Three days before No. 23 Oklahoma travels to Ames, Iowa, to try to pull off the league double against No. 16 Iowa State at 3 p.m. at Hilton Coliseum, the Sooners split up into groups to shoot at each of the baskets mounted in the men's practice gym at Lloyd Noble.
Their aim was to shoot as many balls as they could through the orange cylinders in five minutes. In front of one basket Sooner guards Frank Booker, Cam Clark, Isaiah Cousins and Jordan Woodard launched shot after shot from spot after spot.
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With each shot attempt, OU's managers called out a number denoting how many shots the group had made. It's a catch-and-shoot drill Booker, Clark, Cousins and Woodard should be particularly adept at executing.
Of the foursome, Booker shoots the worst percentage from 3-point land -- just 34.2 percent. But in this exercise of catch and shoot he's one of the better shooters on the court.
When their allotted time for the drill ran out, OU assistant Chris Crutchfield asked how many shots the group made. Their number was 86, but that's not good enough for Booker.
He thought that number should be around 90. Booker, a freshman 2-guard, is a catch-and-shoot offensive player.
He helps OU spread the floor against longer teams and provides the Sooners with another capable shooter in the corner.
"When we're moving the ball a lot, people are helping a lot," he said, "so when we drive and kick, I get a lot of open shots."
According to hoop-math.com, a website devoted to advanced college basketball statistics, 96 percent of Booker's 3-point shots are assisted. OU's unselfishness has been one of the hallmarks of its success.
"We've got mobile guys who all handle the ball well and are willing passers and move it well and create opportunities for each other," said OU coach Lon Kruger.
Six Sooners shoot better than 34 percent from beyond the arc but none better than senior forward Tyler Neal. Neal shoots 47.4 percent from behind the 3-point line.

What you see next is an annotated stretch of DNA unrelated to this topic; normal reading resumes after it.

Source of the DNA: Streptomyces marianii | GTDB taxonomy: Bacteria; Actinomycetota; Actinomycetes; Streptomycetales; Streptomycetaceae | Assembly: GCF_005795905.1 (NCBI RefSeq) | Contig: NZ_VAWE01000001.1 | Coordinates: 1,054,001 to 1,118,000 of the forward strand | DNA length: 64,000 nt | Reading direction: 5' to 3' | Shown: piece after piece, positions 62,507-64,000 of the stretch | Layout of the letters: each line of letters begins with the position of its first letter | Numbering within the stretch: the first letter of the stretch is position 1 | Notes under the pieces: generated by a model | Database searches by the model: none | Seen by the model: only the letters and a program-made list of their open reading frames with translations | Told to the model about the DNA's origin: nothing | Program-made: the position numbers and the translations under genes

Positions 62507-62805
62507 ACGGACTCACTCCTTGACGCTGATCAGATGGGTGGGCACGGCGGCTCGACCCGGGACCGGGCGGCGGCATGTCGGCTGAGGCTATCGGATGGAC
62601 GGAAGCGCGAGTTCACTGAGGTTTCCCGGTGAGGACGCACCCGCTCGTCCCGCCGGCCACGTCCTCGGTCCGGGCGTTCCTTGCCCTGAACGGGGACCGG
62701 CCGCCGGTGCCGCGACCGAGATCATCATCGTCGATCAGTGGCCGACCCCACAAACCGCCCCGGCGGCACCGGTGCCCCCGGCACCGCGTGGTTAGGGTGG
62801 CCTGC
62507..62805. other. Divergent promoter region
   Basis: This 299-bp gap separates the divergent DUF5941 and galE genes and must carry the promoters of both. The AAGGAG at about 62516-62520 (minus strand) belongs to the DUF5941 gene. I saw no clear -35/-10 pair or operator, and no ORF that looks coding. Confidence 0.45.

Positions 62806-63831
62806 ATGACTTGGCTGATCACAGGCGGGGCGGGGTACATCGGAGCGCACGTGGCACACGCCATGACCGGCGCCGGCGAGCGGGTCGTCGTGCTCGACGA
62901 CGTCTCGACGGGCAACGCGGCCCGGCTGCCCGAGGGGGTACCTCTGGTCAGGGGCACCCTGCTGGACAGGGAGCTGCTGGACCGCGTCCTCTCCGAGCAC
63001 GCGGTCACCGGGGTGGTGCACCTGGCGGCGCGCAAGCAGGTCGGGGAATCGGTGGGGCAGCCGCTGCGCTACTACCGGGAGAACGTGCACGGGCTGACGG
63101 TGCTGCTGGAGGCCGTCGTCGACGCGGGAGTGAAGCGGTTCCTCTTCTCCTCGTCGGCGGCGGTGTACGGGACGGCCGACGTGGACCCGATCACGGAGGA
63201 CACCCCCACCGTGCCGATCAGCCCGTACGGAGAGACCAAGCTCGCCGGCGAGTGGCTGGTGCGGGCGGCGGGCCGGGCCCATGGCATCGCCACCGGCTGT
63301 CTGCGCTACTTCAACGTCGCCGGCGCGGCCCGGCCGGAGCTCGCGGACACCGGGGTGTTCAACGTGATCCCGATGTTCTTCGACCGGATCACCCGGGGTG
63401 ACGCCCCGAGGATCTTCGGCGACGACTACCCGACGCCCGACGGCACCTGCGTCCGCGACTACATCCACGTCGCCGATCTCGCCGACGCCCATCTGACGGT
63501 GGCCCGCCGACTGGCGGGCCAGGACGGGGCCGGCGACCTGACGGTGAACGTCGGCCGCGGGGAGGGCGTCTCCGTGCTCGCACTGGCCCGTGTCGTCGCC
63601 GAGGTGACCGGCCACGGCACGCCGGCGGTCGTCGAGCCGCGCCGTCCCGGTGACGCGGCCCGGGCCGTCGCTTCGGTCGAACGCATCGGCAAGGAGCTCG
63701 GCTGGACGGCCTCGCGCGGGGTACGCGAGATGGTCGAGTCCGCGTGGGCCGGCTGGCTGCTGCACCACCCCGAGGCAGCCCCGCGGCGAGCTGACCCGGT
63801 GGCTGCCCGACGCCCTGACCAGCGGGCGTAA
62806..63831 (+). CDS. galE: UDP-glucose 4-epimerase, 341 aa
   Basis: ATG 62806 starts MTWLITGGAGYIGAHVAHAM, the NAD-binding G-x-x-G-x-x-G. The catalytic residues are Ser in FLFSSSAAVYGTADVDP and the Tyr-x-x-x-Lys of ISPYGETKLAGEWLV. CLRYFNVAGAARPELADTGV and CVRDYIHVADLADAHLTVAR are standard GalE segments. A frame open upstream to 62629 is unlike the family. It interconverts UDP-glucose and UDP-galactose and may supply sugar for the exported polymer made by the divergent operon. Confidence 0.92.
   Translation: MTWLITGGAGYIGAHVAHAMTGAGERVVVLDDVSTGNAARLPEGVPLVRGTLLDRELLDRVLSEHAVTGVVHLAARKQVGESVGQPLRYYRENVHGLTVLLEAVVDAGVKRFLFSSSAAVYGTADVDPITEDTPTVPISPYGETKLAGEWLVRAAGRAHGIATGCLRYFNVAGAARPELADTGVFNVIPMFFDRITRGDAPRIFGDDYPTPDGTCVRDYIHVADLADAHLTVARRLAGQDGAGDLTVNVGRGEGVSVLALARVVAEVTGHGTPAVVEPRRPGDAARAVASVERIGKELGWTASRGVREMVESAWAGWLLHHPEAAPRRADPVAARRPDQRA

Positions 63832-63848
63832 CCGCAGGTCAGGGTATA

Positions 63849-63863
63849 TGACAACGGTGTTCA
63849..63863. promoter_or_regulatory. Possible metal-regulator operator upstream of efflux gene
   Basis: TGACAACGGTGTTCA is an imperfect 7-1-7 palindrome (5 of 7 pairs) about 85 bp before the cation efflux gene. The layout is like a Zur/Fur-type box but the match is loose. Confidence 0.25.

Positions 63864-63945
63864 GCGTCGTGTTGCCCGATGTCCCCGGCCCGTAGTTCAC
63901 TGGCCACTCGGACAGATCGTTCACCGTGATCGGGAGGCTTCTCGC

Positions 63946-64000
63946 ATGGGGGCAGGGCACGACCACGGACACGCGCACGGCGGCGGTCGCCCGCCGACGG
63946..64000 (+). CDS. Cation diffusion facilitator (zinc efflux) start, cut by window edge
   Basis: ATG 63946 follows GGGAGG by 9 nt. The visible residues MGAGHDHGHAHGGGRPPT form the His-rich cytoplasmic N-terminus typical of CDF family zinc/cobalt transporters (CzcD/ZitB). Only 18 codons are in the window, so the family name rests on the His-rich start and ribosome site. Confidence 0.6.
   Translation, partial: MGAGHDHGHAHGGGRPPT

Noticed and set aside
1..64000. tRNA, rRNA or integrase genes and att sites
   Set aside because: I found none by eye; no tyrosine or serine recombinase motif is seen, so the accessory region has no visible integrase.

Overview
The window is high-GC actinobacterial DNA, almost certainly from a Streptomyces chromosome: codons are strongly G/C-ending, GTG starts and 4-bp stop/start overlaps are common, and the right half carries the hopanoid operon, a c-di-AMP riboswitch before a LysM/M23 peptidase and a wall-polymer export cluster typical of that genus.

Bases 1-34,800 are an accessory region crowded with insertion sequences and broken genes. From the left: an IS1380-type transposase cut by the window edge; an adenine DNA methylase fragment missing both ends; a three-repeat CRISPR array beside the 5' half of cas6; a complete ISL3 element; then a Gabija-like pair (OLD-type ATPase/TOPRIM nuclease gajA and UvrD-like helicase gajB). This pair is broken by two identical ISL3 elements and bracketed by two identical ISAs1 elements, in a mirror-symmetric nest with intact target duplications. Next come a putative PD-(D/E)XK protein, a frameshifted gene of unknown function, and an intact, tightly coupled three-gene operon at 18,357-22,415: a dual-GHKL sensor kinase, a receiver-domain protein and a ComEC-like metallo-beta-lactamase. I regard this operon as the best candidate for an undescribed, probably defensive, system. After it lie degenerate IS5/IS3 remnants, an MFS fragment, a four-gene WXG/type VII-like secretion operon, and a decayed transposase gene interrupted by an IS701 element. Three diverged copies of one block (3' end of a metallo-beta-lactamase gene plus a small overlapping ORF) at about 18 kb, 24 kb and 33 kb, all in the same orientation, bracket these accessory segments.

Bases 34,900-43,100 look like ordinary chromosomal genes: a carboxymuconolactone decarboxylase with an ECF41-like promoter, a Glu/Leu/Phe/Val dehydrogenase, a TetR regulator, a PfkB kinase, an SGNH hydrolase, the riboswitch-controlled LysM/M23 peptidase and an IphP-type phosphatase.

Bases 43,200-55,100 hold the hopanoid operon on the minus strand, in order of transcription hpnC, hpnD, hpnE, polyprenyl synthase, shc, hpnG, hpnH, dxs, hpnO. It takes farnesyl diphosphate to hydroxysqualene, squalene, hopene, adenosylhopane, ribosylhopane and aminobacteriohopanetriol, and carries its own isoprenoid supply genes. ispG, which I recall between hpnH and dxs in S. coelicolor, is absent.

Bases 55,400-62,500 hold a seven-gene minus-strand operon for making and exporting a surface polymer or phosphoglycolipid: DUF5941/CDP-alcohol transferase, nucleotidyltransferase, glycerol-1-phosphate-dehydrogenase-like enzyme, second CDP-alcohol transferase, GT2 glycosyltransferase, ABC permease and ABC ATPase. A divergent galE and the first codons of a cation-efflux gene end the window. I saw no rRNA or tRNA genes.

He's especially adept at catching and shooting. In fact, all 18 of his made 3-point shots have been assisted. But it's not as easy as waiting in the corner for the ball to come to him.
Before Neal catches the ball, he's already decided whether he's going to shoot based on the team's ball movement and his proximity to the nearest defender.
"A lot of it happens before you catch the ball," he said. "I think that's something a lot of people don't understand. So most of the time I know I'm going to shoot it before I catch it. I don't catch and look. That throws my rhythm off."
90.3 percent of OU's 3-point shots are assisted. That's nearly 6 percent higher than the Division I average on assisted 3-pointers (84.9 percent).
This means nearly every team in Division I benefits from ball movement, but this is especially true for a Sooner squad that runs four guards on the floor most the time. The Sooners have to make their 3-pointers count.
As a team, the Sooners shoot 37.9 percent from beyond the arc, which is almost 3 percent higher than the Division I average. Among Big 12 teams, the Sooners rank third behind Baylor (39.6 percent) and WVU (38.3 percent) in 3-point shooting.
However, Baylor has taken far fewer 3-point attempts (359) than both the Mountaineers (433) and the Sooners (435). Only Iowa State has shot more 3s (475) than OU.
According to kenpom.com, a website devoted to college basketball analytics, the Sooners score 28.1 percent of their points from beyond the arc. 47.5 percent of their points come from inside the arc, and 24.4 percent come from the charity stripe.
The Cyclones can shoot it from beyond the arc too. They averaging 35 percent from deep range but are more heavily reliant on the trey to score points.
31.2 percent of ISU's points this season have come from 3-point land. That's nearly 5 percent higher than the Division I average (26.5 percent).
The Cyclones, like the Sooners, need to move the ball and spread the floor to have success offensively -- especially when shooting 3-pointers. If OU can limit ISU's 3-point shooting opportunities and maximize its own, they'll have a decent chance of walking out of Hilton with a win.